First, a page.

Predicting Your Future
By Profiling Your Neurotransmitters - A Review
If one could image, using PET scan, functional fMRI, or other method, a real time picture of cell surface receptors in the brain, you could tell what someone might be good at by looking at the natural distribution of neuron types in their brains. Musician, artist, mathematician, gymnast, etc.
Seems like the basis for a good old fashioned down home sci-fi movie.
"you're not josie!"
Review: Novel neurotransmitters
This dazzling paper reviews neurotransmitters, including the definition of same. Neurotransmitters are what makes our brains work they way they do.
· There are over 100 neurotransmitters (NT's).
· Nitrous Oxide is required
Carbon Monoxide for ejaculation.
(don't confuse with car exhaust, which kills. CO binds to hemoglobin 250 times more readily than oxygen)
· You've heard of Zoloft? It's a serotonin reuptake inhibitor. Reuptake is the rule, not the exception for NT's like serotonin and dopamine. My paraphrase: "He who emits the synaptic smoke signal is responsible for cleaning it up (reuptaking it)". However Histamine is not "reuptaken". Does its hormone-like immune system role, make it different?
· Short peptides are a major population of NT's, including Substance P (see bottom of linked page), tachykinin and bradykinin, the former which has been known since the thirties. Major discoveries lurk in the form of identifying other putative short peptides.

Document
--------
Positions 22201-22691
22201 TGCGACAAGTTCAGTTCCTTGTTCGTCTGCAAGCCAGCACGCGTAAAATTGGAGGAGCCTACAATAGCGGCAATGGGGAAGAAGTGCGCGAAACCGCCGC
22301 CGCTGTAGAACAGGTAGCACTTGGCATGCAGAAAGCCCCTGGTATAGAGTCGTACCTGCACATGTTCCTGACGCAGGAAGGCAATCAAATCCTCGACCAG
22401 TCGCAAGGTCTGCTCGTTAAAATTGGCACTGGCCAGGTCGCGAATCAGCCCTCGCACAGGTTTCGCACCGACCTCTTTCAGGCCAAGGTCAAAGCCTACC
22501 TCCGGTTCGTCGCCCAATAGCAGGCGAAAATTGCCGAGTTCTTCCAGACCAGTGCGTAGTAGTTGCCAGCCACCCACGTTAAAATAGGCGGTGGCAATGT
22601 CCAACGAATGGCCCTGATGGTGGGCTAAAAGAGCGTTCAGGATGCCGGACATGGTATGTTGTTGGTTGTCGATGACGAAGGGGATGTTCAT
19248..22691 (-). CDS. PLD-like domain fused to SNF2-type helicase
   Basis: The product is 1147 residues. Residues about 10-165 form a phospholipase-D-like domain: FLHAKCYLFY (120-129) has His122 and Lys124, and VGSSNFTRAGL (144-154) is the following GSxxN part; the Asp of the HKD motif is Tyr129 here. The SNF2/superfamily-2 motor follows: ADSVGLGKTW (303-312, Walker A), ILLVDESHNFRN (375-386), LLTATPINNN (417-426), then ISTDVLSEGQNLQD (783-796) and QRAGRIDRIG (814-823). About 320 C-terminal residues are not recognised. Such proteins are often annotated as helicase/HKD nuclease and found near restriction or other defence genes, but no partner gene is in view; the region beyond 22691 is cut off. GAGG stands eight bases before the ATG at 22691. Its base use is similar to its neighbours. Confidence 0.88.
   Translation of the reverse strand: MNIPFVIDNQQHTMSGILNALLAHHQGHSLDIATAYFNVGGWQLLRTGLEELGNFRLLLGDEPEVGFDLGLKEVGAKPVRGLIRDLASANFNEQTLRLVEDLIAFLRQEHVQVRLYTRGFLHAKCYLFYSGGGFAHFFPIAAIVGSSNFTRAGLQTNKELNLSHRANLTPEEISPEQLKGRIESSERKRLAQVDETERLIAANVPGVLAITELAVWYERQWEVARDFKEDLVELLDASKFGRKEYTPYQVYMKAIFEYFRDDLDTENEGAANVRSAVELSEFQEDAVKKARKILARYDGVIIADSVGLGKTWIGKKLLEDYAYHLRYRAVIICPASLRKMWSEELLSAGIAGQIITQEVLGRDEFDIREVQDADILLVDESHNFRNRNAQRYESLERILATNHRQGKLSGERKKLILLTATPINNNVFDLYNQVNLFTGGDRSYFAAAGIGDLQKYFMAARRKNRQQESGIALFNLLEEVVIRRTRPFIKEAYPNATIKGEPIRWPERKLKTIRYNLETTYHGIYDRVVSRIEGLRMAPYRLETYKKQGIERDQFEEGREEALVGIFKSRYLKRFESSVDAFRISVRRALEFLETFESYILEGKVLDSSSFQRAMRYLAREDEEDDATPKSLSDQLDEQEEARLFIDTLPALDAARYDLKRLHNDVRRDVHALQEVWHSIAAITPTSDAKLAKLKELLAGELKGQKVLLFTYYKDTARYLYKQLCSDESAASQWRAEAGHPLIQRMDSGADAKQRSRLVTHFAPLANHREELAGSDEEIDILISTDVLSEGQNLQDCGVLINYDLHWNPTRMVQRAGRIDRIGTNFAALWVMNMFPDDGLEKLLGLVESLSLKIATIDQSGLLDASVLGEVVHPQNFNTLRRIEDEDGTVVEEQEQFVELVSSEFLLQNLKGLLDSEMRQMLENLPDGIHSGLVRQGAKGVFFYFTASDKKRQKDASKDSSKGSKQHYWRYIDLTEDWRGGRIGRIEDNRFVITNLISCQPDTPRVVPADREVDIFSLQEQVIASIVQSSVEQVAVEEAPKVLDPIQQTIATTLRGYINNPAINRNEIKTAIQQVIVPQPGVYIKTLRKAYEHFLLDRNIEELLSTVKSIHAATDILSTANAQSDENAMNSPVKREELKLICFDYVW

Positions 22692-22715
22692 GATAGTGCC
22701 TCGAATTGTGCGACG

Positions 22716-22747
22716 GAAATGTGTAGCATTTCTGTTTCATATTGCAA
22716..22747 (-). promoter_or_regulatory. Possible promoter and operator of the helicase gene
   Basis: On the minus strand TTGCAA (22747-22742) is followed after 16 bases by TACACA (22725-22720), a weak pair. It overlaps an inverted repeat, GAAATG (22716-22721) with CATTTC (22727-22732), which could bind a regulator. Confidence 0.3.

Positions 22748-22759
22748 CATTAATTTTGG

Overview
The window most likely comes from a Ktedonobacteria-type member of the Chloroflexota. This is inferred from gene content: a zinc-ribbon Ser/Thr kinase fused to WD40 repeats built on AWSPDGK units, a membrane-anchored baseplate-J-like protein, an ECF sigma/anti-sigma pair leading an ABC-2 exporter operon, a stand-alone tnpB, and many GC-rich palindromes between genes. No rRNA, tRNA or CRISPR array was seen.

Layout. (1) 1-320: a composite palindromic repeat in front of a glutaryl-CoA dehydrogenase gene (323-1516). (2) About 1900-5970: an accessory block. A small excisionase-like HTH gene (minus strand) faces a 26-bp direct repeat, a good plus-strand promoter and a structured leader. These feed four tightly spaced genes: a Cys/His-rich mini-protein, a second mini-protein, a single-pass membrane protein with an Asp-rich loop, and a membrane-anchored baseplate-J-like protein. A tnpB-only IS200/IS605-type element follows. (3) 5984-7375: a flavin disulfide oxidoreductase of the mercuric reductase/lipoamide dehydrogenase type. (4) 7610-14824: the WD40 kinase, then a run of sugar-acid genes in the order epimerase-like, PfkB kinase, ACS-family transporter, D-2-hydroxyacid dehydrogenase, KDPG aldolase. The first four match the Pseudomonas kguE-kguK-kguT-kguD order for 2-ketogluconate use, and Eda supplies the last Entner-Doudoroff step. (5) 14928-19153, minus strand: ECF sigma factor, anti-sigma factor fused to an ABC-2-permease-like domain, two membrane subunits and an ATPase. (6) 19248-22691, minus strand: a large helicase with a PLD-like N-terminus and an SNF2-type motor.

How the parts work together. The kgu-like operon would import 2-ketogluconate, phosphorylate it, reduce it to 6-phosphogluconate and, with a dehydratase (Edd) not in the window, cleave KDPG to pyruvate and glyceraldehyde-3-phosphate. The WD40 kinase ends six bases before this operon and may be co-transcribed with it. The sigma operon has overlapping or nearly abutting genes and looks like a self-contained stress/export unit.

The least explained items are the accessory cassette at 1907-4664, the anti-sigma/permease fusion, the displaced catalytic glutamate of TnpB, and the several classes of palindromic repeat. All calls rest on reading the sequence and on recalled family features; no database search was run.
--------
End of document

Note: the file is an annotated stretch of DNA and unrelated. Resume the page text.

· The endogenous opioid receptors are expecting endorphins (enkalphins) which are short peptides, not what we think of as opioids. These short peptides do not have the cultural disasters associated with their simpler morphine like cousins. Why is that? Could that be used to treat addiction or those who engage in self-medicating behaviors?
· Glia cells, which make up 85% of the brain and are not viewed as "neurons" per se, secrete significant quantities of neurotranmitters.
· D-serine, serine racemase and glutamate are actors in Alzheimer's. Nonsequiteur, there are serotonin receptors on platelets. Are they really that smart after the megakaryocyte explodes into a thousand of them? Holy moly, what is going on down there?
I said all that to say this: Solomon Snyder MD does an innocent and clever thing in this paper: He fixates on the amount and type of neurotransmitter, as a function of tissue type. Just offhandedly, it suggests the following. Use immunohisto chemistry to characterize brain function by relative abundance of neurotransmitter type. Neurons do not use just one NT, they do tend to use a cocktail that is personal to that neuron's type, role and function. One could map the development of brain (and therefore eye) function by mapping neurotransmitter type back onto the 3D brain. That's the idea that this paper gave me. It's not just brain spatial compartmentalization that's the big deal, or even layering and folding. It's the differentiation into accretions of specific neuron types that prefer a given cocktail of neurotransmitters.
If one could image, using PET scan, fMRI, or other method, a real time receptor distribution, you could tell what someone might be good at by looking at the natural distribution of neuron types in their brains.